Arts: Infectious Love
“It’s kind of a brutal story,” Jerry Hannan says. “Brutal, but beautiful.”
The Marin County musician is describing Mad Hannans, a new documentary about the legendary folk-rock band fronted by Hannan, with his late brother Sean Hannan on drums. Sean passed away in 2013. His battle with cancer—just as the Hannans began recording a new album following a bitter, yearslong separation—is now a major part of the film, sensitively directed by the Hannans’ longtime friend Martin Shore.
Mad Hannans will have its world premiere at the Mill Valley Film Festival. Considering the enormous popularity of the band in the late ’90s and early 2000s, Hannan expects to see a large number of old fans at each of the movie’s two festival screenings.
A concert at the Sweetwater Music Hall, following the film’s debut on Friday, October 6, is already sold out.
“Can you believe that?” Hannan says. “The concert is kind of a reunion, a reuniting of people who played with us over the years, along with some special guests. But tickets disappeared as soon as we announced the show. I have people calling me up from all over the country saying, ‘Hey, I know the show is sold out, but can you get me in?’” Laughing, Hannan adds, “No. No I can’t get you in. I’m lucky I can get in.”
Taking a short lunchtime break at his Sausalito music studio, Hannan describes what he’s been working on this morning. He’s recording new material to go with tracks that were left unfinished when Sean passed away. It’s part of the album that he hopes to have completed in time for an end-of-the-year release.
“It’s weird, a little, but I’m working on unfinished stuff that my brother played drums on,” Hannan says. “He’d finished recording all of his stuff when he died. For years, I couldn’t even listen to it. It made me really sad. But now, it actually makes me happy to hear him playing, to hear him talking before and after the tracks were recorded. It makes me feel close to him, to be finishing this project that we started together, and had such high hopes for.”
There is footage, in the film, of those final recording sessions with Sean and Jerry. They were filmed as part of the documentary originally conceived as a brief 12-minute short about the Mad Hannans reuniting and recording a new album.
Asked what it was that split the Mad Hannans to begin with, Hannan pauses a moment. “I don’t know; it became impossible to work together, which was a real bummer,” he says. “At first, it was so easy and so fun. The Mad Hannans were just plain fun, because Sean and I had fun together. When people came to see us, it wasn’t just the music, but the whole thing about us being brothers. They liked the love story between us, ’cause that’s what it was. We loved each other, even when we couldn’t stand each other. And that love was infectious.”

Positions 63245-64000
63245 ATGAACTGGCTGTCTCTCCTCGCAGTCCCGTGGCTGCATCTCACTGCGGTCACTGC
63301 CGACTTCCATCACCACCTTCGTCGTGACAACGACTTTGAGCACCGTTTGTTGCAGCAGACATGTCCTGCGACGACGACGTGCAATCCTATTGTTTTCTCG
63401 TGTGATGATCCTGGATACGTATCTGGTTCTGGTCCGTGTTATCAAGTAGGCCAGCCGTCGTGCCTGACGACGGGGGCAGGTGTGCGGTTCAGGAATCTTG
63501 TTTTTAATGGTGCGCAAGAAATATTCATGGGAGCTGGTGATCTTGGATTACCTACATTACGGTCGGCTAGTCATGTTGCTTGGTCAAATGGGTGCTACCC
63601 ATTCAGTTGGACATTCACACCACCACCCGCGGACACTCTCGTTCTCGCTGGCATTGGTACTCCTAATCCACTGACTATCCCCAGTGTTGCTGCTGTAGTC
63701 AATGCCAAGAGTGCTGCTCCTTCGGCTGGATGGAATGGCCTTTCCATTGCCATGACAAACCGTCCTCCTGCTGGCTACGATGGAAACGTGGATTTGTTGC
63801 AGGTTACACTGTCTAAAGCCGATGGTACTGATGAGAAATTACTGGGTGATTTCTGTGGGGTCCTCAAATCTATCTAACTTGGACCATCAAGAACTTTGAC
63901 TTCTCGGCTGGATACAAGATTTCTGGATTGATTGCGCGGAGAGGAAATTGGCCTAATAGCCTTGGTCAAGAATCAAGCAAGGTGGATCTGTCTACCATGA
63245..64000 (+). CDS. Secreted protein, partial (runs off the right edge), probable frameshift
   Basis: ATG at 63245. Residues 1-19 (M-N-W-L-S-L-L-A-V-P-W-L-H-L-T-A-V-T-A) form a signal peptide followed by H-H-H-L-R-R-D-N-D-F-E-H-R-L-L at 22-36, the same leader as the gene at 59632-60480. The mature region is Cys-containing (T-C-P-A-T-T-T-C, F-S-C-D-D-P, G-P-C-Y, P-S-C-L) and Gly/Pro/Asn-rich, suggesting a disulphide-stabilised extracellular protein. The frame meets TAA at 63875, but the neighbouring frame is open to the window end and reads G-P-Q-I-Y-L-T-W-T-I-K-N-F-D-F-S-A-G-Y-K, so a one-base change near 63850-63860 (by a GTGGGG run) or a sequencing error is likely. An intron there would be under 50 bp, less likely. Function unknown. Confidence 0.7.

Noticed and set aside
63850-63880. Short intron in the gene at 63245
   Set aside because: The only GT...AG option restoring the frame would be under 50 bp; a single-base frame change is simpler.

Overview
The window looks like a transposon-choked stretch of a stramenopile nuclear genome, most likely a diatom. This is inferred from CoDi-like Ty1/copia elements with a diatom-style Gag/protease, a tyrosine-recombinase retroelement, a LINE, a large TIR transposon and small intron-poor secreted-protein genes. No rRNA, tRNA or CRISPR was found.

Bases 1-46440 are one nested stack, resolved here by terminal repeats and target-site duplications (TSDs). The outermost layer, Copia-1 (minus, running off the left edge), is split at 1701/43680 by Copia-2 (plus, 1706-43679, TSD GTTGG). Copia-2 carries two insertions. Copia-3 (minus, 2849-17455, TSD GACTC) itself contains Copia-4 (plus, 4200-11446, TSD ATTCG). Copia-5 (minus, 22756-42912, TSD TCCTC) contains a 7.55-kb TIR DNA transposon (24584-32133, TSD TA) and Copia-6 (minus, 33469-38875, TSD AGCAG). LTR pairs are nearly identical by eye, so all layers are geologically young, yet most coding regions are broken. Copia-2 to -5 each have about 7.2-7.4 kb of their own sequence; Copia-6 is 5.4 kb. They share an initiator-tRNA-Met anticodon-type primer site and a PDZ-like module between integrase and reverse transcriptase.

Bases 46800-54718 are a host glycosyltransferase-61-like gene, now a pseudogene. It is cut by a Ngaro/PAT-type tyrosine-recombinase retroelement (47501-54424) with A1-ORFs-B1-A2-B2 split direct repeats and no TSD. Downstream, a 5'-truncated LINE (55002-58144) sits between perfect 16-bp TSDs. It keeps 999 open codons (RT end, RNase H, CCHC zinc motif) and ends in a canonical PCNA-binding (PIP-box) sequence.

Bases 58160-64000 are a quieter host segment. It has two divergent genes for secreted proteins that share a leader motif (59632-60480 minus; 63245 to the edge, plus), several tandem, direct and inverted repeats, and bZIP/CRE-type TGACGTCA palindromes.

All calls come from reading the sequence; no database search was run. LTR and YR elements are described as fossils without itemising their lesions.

But Sean had a drinking problem, and according to Hannan, he often became angry, leading to the deterioration of the band.
“I was probably too controlling,” Hannan says. “I was part of the problem, I guess. Anyway, we split up. I played with other drummers, who were good, but I missed playing with Sean. He was the best drummer for me to play with, by far. I don’t know if it was a genetics thing, or what, but he and I just clicked together when we were playing.”
Eventually, Sean cleaned up, and began sitting in on gigs with his brother. “And then he got a bump in his toe, and it turned out to be cancerous,” Hannan says. Sean’s foot was amputated, but that didn’t stop him.
“He always preferred to drum standing up, anyway,” Hannan says with a laugh.
But the cancer returned, and a few months later, Sean was dead.
“We were on our way to making some amazing things happen, and then we basically get struck by lightning,” Hannan says. “Like I said, it’s a brutal story. It’s a story of heartbreak and loss and brotherhood and love. But it’s great, because it’s a love story, too. And it just happens to have some really great music in it.”
‘Mad Hannans’; Friday, Oct. 6 and Monday, Oct. 9; Sweetwater music performance, Fri., Oct. 6; mvff.com.